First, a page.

The cam groove 24 can include various shapes in accordance with examples of the present invention. Different shapes can be used to control distance and the speed of movement between the axle 20 and the pedal member 10. As shown in FIG. 11A, the cam groove 24 can include a substantially inverted S-shaped portion 24 a. As shown in FIG. 11C, the cam groove can also include a substantially S-shaped portion 24 b. As shown in FIGS. 11B and 11D, the substantially inverted S-shaped portion 24 a and the substantially S-shaped portion 24 b can be connected together at respective locations 24 c, 24 d to form a continuous path. In the illustrated example, the cam groove 24 can be configured to provide a first lateral position, such as a maximum translation, at the end of a stroke of the pedal member 10 (position 11C) while providing a second lateral position, such as a minimum translation, at the beginning of the stroke of the pedal member 10 (position 11A). For example, one stroke of the pedal member can include a minimum translation at the beginning of a stroke, such as when the pedal member is at a top location (position 11A). The end of the stroke can refer to the position 11C of the pedal member 10, when the pedal member 10 is at a lower location. In further examples, the cam groove 24 can be designed so the first lateral position and the second lateral position can occur at different stroke positions.

It will be appreciated, that the pedal apparatus of the present invention allows use of downward and lateral forces against a pedal to cause the pedal to undergo translational movement in use. Such movement may give a rider a skate-like or ski-like feel to the riding motion. Thus the pedal motion can incorporate a skating movement where the legs, or arms, move in a way that is similar to the motion of a skater. The movement is an inside to outside motion, much like a person who is roller-blading or ice-skating. This motion can increase muscle usage through the oblong-like motion and can introduce the use of new or different muscles. Such motion can exercise and use force generated by different muscle groups and may provide benefits to a user's knees, shoulders or other joints when used as foot pedals or hand pedals. The motion involves movement in two planes, such as a lateral plane and a vertical plane.

The motion can begin at the inside position at the top of the cycle, or wherever the beginning of the cycle begins. Then the motion moves outwards anywhere from about 0.25 inches or less to as far out as allowable in the circumference of the circle. On a typical riding bike, this outward motion can move about 2 inches although other distances are possible in further examples. Thus, the distance between the first lateral position and the second lateral position can range from about 0.25 inches to about 2 inches although the difference between first and second lateral positions may be less than 0.25 inches and/or greater than 2 inches in further examples. The outer most distance away from the starting position can be at the bottom of the cycle (position 11C). As the cycle is completed back to the top or starting position, the motion returns back to its original inside position. The motion can be caused by a cam with a platform that can be angled anywhere from 1 to as far as 30 although no angle, negative angles or other angle positions may be provided in further examples. Still further, the platform may be rotatable such that the angle is not fixed, or may be flexed within a limited range of angles.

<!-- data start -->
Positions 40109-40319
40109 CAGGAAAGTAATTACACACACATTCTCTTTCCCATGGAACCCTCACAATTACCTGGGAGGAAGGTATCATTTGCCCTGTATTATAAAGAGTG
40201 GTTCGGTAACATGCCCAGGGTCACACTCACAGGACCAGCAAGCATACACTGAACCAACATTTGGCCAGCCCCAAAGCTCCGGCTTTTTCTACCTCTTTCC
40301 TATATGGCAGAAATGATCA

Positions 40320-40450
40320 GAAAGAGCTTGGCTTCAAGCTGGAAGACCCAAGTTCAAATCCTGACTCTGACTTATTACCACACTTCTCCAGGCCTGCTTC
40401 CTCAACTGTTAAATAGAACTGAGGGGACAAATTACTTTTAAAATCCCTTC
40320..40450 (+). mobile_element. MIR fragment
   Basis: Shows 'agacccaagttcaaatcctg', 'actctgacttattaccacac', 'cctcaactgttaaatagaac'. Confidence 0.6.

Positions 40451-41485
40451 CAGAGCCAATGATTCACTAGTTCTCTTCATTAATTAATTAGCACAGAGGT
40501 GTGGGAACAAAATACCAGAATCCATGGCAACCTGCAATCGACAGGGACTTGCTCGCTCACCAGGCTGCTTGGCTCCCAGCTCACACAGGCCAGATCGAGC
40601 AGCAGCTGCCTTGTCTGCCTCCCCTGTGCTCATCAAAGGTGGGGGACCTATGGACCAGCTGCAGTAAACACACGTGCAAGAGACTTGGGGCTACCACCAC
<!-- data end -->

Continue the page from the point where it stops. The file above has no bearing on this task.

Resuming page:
FIGS. 12A-12C and 13A-13D show further examples of portions of pedal apparatus 150, 250 in accordance with aspects of the present invention. In each pedal apparatus 150, 250, an angular position between the mounting device 126 and the axle 120 being adjustable to a selected angular position. The mounting device 126 and the axle 120 can, for example, be adjustable by the use of a lever, by the use of screwing or dialing the axle 120 to a desired position, or by the use of a clamping device to secure the position of the axle 120 relative to the mounting device 126. The mounting device 126 and the axle 120 can also be biased to a selected angularly locked position, as shown in the examples of FIGS. 12A-12C. The bias allows the mounting device 126 and the axle 120 to be biased to a selected position. The mounting device 126 can include at least one biasing device 170 that is operably connected to the axle 120 wherein the biasing device 170 is configured to bias the mounting device 126 and the axle 120 into a selected angularly locked position. The biasing device 170 in this example is a spring though in other examples, other biasing devices can be used.